The name Baggehot is part of the ancient legacy of the Anglo-Saxon
tribes of Britain. The name was taken on by someone who worked as a peddler who would travel buying and selling goods for profit. Another source claims the name was derived from the French word bagagier, or baggage-carrier. CITATION[CLOSE]
Lowe, Mark Anthony, Patronymica Britannica, A Dictionary of Family Names of the United Kingdom. London: John Russel Smith, 1860. Print.
Early Origins of the Baggehot family
The surname Baggehot was first found in Yorkshire
where one of the first records of the name was Richard le Bagger, who was listed on the Assize Rolls of Lancashire
in 1246 and later in Yorkshire
in 1297. CITATION[CLOSE]
Reaney, P.H and R.M. Wilson, A Dictionary of English Surnames. London: Routledge, 1991. Print. (ISBN 0-415-05737-X)
Early History of the Baggehot family
This web page shows only a small excerpt of our Baggehot research.Another 85 words (6 lines of text) covering the years 1086, 1778 and 1816 are included under the topic Early Baggehot History in all our PDF Extended History products and printed products wherever possible.
Baggehot Spelling Variations
Before English spelling was standardized a few hundred
years ago, spelling variations
of names were a common occurrence. Elements of Latin, French and other languages became incorporated into English through the Middle Ages, and name spellings changed even among the literate. The variations of the surname Baggehot include Badger, Badge, Bagehot, Baghot, Badghot and others.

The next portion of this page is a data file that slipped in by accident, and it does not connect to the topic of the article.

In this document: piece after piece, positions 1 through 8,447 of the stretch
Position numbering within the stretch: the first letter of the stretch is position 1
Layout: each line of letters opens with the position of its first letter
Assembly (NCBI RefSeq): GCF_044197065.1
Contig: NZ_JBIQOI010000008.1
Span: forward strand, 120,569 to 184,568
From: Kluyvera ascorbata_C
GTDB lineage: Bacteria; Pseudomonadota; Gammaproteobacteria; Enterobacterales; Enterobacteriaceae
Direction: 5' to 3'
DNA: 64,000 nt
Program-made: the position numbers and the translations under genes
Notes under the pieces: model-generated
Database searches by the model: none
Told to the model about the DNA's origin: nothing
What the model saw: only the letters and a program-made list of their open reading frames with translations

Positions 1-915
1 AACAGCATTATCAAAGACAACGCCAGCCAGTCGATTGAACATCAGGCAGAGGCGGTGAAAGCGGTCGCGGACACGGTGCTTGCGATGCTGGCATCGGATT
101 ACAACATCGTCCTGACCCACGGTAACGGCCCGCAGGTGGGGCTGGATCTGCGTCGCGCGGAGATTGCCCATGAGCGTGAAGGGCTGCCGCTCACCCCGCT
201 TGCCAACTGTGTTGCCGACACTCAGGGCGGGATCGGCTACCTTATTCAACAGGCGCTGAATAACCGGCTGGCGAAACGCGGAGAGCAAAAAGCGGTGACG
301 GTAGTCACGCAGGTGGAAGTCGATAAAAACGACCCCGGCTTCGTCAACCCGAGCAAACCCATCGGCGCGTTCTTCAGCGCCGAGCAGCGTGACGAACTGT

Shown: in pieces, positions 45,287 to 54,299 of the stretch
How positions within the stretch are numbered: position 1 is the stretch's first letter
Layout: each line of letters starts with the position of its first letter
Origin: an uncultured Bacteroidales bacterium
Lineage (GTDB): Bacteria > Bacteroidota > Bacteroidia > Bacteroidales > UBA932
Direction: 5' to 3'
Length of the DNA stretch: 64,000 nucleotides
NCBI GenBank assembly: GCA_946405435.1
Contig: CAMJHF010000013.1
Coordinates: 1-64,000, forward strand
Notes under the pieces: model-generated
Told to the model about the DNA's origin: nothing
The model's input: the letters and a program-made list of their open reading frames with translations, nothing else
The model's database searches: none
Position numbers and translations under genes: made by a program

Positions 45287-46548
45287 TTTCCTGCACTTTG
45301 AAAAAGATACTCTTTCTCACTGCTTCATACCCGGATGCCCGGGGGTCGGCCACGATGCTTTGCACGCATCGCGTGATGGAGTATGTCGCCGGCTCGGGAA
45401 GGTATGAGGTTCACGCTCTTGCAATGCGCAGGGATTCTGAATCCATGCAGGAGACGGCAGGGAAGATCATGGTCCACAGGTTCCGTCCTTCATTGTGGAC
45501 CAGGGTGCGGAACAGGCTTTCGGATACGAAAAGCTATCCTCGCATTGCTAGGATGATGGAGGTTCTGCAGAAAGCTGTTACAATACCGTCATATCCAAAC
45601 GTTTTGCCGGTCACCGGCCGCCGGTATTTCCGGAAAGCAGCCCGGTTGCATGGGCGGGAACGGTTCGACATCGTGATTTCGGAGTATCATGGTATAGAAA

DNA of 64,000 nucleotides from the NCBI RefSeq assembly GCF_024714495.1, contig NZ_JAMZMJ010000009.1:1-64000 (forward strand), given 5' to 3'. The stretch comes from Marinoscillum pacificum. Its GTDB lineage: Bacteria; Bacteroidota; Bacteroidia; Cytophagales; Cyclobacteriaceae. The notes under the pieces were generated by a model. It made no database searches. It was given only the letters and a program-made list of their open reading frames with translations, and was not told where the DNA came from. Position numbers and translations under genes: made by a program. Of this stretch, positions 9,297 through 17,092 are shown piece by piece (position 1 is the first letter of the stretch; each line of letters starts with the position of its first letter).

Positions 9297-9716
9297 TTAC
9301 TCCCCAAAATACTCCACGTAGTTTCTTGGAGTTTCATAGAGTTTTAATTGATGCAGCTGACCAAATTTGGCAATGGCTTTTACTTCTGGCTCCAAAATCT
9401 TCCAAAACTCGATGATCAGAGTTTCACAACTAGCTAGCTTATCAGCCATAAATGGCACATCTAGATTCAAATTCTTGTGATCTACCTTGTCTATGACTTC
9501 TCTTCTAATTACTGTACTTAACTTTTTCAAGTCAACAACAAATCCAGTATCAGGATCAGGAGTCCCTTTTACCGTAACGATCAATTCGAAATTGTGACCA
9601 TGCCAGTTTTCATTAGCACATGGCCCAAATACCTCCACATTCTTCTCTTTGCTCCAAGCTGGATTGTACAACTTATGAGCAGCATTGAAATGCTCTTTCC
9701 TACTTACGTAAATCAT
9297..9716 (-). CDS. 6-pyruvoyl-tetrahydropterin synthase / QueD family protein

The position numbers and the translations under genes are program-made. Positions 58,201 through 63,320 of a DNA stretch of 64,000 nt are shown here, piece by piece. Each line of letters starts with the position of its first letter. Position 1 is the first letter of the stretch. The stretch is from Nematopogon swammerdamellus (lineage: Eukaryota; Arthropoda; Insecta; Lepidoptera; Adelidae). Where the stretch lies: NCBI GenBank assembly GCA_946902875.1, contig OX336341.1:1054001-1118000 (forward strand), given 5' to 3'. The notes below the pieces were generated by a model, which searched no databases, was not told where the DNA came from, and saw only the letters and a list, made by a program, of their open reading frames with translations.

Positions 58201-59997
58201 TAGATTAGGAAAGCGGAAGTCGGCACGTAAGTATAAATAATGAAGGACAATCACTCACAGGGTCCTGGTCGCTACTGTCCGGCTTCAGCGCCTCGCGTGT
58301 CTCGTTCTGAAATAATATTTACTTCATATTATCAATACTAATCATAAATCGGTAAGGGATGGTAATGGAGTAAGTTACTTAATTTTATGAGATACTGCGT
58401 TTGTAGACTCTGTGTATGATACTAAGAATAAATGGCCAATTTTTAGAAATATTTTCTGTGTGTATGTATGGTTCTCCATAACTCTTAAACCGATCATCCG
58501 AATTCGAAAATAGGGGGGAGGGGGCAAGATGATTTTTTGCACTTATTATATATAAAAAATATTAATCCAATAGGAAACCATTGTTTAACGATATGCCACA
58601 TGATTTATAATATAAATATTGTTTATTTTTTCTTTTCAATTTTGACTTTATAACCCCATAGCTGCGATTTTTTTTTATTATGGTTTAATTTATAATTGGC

Early Notables of the Baggehot family (pre 1700)
Another 43 words (3 lines of text) are included under the topic Early Baggehot Notables in all our PDF Extended History products and printed products wherever possible.
Migration of the Baggehot family to the New World and Oceana
A great wave of immigration to the New World was the result of the enormous political and religious disarray that struck England
at that time. Families left for the New World in extremely large numbers. The long journey was the end of many immigrants and many more arrived sick and starving. Still, those who made it were rewarded with an opportunity far greater than they had known at home in England
. These emigrant families went on to make significant contributions to these emerging colonies in which they settled. Some of the first North American settlers carried this name or one of its variants: Giles Badger who settled in New England
in 1620; the same year as the "Mayflower"; Ann Badger settled in Virginia in 1639; William Badger settled in Nevis in 1670.